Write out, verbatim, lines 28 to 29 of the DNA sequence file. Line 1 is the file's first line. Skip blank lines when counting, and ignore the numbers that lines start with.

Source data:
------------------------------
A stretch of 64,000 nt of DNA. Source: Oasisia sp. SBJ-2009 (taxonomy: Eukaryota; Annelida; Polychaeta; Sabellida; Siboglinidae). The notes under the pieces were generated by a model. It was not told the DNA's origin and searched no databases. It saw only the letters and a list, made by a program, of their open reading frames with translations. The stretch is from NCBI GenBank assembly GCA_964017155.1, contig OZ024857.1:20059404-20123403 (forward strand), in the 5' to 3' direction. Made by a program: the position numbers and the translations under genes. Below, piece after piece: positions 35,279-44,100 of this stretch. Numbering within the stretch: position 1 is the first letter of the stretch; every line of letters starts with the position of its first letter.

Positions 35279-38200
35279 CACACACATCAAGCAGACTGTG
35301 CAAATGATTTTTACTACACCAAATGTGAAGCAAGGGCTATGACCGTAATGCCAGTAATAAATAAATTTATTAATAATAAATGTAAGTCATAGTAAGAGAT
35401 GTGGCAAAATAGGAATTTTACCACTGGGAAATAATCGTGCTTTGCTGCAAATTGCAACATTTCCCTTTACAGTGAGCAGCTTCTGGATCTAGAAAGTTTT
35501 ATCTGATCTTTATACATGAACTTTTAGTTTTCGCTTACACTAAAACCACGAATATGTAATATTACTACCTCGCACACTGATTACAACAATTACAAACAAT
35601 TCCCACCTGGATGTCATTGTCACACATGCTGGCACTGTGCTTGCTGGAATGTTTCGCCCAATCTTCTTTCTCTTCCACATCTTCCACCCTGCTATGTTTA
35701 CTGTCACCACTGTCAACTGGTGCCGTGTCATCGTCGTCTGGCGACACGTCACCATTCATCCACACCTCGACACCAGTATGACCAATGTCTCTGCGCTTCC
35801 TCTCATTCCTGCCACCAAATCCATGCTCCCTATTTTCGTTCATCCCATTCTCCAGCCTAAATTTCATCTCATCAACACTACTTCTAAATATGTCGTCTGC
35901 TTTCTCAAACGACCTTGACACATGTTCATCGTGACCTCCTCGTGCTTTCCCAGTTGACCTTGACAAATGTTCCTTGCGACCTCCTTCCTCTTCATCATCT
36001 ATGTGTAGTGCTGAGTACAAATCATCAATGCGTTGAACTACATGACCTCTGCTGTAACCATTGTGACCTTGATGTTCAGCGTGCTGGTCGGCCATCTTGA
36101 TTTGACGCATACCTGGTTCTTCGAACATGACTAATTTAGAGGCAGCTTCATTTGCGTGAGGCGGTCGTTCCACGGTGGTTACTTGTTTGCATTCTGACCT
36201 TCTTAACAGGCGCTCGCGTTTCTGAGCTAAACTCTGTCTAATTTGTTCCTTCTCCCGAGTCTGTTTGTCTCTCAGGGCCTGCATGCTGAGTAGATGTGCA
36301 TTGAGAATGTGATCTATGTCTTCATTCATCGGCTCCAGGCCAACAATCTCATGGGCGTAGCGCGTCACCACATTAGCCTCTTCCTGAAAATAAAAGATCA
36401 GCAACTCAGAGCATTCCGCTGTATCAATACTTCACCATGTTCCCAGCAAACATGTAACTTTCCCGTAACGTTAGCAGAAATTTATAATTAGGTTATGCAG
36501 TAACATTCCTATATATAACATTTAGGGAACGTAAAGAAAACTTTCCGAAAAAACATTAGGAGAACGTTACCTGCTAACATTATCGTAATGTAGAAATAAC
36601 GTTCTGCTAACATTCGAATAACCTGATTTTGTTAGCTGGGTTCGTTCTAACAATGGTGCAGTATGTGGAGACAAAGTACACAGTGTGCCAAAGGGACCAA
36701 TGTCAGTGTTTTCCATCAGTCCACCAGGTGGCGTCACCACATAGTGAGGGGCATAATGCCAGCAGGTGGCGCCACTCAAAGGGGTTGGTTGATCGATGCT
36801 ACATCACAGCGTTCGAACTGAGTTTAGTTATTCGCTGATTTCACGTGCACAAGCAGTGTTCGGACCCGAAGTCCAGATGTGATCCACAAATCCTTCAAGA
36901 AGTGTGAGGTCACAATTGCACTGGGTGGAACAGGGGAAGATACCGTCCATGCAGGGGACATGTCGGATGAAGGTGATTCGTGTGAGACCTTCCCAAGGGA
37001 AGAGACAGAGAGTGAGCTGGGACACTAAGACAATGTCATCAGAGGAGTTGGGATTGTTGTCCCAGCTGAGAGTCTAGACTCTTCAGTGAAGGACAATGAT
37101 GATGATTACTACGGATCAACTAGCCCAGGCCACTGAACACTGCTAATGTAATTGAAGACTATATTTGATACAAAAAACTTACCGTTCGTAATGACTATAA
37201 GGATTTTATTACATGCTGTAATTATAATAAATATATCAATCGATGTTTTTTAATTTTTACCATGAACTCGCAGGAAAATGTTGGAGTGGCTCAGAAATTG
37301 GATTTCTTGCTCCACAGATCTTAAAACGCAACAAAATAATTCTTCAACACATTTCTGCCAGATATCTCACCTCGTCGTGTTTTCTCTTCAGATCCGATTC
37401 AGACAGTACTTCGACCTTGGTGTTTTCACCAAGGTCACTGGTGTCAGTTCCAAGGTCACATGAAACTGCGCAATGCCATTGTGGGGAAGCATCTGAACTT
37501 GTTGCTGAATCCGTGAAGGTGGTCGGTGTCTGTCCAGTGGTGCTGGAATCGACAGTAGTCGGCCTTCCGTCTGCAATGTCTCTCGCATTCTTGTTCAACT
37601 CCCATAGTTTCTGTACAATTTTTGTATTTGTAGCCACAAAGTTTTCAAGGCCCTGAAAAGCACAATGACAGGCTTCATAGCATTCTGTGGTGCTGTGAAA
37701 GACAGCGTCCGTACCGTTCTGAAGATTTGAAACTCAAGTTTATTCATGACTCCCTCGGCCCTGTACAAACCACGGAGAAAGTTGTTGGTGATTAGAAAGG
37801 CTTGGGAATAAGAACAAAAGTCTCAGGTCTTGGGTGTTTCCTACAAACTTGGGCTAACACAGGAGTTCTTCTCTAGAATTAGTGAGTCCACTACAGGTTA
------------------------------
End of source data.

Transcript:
37701 GACAGCGTCCGTACCGTTCTGAAGATTTGAAACTCAAGTTTATTCATGACTCCCTCGGCCCTGTACAAACCACGGAGAAAGTTGTTGGTGATTAGAAAGG
37801 CTTGGGAATAAGAACAAAAGTCTCAGGTCTTGGGTGTTTCCTACAAACTTGGGCTAACACAGGAGTTCTTCTCTAGAATTAGTGAGTCCACTACAGGTTA